Academic journal article Higher Education Studies

Predictors of Performance in Introductory Finance: Variables within and beyond the Student's Control

Academic journal article Higher Education Studies

Predictors of Performance in Introductory Finance: Variables within and beyond the Student's Control

Article excerpt

Abstract

This study examined variables that are within and beyond the control of students in explaining variations in performance in an introductory finance course. Regression models were utilized to consider whether the variables within the student's control have a greater impact on course performance relative to the variables beyond the student's control. Among the particular variables within the student's control were the student's inclination to procrastinate as evidenced by the relative delay the students exhibited in commencing online homework assignments. Also, separate measures were constructed to examine the effect of the accuracy of the homework submitted and the student's actual completion of those assignments. Class attendance was also considered. The variables largely beyond the control of the student examined in this study were a measure of how far along in the undergraduate program the student had progressed when he/she enrolled in the introductory finance course, a measure of the credit load of the student in the semester when the student took the course, the student's gender, the student's overall academic ability and the relative strength of the student in comprehending quantitative versus verbal concepts. For the three measures of student performance studied, average homework grade, the mid-term exam grade and the final exam grade, all of the relevant variables within the student's control demonstrated some impact on the various measures of performance. There was persuasive evidence that the variables within the student's control were more influential in explaining differences in student performance than the variables beyond the student's control.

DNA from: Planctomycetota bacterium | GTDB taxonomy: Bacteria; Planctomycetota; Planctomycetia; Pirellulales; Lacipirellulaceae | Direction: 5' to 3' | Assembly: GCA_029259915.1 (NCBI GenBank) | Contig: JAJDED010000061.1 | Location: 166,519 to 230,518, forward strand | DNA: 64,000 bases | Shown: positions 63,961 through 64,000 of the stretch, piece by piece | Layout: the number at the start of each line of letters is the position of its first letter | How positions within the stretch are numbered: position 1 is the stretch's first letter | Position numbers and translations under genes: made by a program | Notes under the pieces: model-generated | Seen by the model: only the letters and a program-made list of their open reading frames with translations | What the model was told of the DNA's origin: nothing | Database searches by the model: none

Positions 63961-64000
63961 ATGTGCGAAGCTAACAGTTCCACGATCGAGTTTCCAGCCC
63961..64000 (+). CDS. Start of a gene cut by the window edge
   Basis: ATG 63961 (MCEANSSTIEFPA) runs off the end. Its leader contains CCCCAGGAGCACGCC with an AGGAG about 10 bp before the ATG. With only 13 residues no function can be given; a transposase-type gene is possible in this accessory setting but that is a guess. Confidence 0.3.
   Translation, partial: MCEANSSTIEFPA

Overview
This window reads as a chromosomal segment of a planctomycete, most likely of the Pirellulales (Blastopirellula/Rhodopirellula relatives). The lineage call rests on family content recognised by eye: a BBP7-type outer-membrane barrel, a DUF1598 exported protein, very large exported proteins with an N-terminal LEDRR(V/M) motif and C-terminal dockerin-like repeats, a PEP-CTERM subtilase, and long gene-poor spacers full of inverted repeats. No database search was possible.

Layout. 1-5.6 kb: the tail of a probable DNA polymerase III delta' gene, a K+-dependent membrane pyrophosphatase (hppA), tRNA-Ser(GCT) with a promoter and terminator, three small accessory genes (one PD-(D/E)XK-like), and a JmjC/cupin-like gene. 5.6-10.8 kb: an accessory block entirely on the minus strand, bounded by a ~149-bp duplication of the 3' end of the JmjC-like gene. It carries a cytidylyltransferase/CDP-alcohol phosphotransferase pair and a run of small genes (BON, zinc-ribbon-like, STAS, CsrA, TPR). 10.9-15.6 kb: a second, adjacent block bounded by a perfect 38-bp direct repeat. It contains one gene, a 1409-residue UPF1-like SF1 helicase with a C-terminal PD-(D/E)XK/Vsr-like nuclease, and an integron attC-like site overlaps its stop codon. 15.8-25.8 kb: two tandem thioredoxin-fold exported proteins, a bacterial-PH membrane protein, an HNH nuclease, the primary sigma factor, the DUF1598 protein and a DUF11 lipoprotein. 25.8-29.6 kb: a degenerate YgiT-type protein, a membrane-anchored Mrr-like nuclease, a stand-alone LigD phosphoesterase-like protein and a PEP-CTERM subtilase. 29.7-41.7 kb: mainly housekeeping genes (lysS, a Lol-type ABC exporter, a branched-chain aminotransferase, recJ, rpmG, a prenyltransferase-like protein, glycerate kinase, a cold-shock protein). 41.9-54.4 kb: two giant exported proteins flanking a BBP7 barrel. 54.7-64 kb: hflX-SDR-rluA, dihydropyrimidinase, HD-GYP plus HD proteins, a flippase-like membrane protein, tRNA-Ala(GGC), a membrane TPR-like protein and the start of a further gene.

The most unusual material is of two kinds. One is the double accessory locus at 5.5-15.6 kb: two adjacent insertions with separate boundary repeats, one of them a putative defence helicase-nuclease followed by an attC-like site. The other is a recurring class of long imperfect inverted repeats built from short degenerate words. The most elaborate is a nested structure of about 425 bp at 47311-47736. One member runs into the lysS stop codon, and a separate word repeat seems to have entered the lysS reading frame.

Keywords: attendance, higher education, homework accuracy, homework completion, procrastination, student performance

1. Introduction

This paper considers the impact of variables within and beyond a student's control that influence the student's performance in an introductory college finance course. Several measures of student performance are analyzed-student grades on online homework assignments, the mid-term grade and the grade on a comprehensive final exam. Of course, it is also of interest to examine which of the variables within the control of the student appear to have a statistically significant impact on the various measures of performance. Such findings may guide the instructor in formulating his/her appeals to the students to modify their mix of course related activities (including the use of grade incentives to encourage more productive activities) in order to achieve a greater mastery of the course material.

Regression models are presented which explain student variations among the three measures of student performance. For the regression model explaining homework grades, the variables that are within the control of the student are (a) student attendance, (b) an observed (as distinct from a self-reported) measure of procrastination in the average time a student is delaying the initial accessing of the online homework assignments, and (c) the number of homework assignments completed. In the regression model explaining performance on the mid-term exam, the variables within the student's control are the same three considered in the model explaining homework performance plus a variable for average scores for the homework assignments. Of course, in the model explaining performance on the mid-term exam, all of the student behavior variables are measured only for that portion of the semester leading up to the mid-term. For the regression model explaining the final exam, the explanatory variables reflecting student behavior would be similar to the list of variables in the mid-term exam model, except the independent variables are measured over the entire course.

In all three models explaining student performance (for homework grades, the mid-term and the final exam), control variables are included which do not reflect student course behaviors: the number of credits completed at the outset of the semester to measure how far along a student is in his/her academic program, the number of academic credits that student is taking during the semester as a measure of the overall weight of the student's academic load, a binary variable measuring the student's gender, the student's sum of verbal and quantitative scores on the SAT exam as a measure of the student's overall ability, and the ratio of quantitative to verbal SAT scores as a measure of the extent to which a student's abilities are more skewed to quantitative or verbal tasks. …

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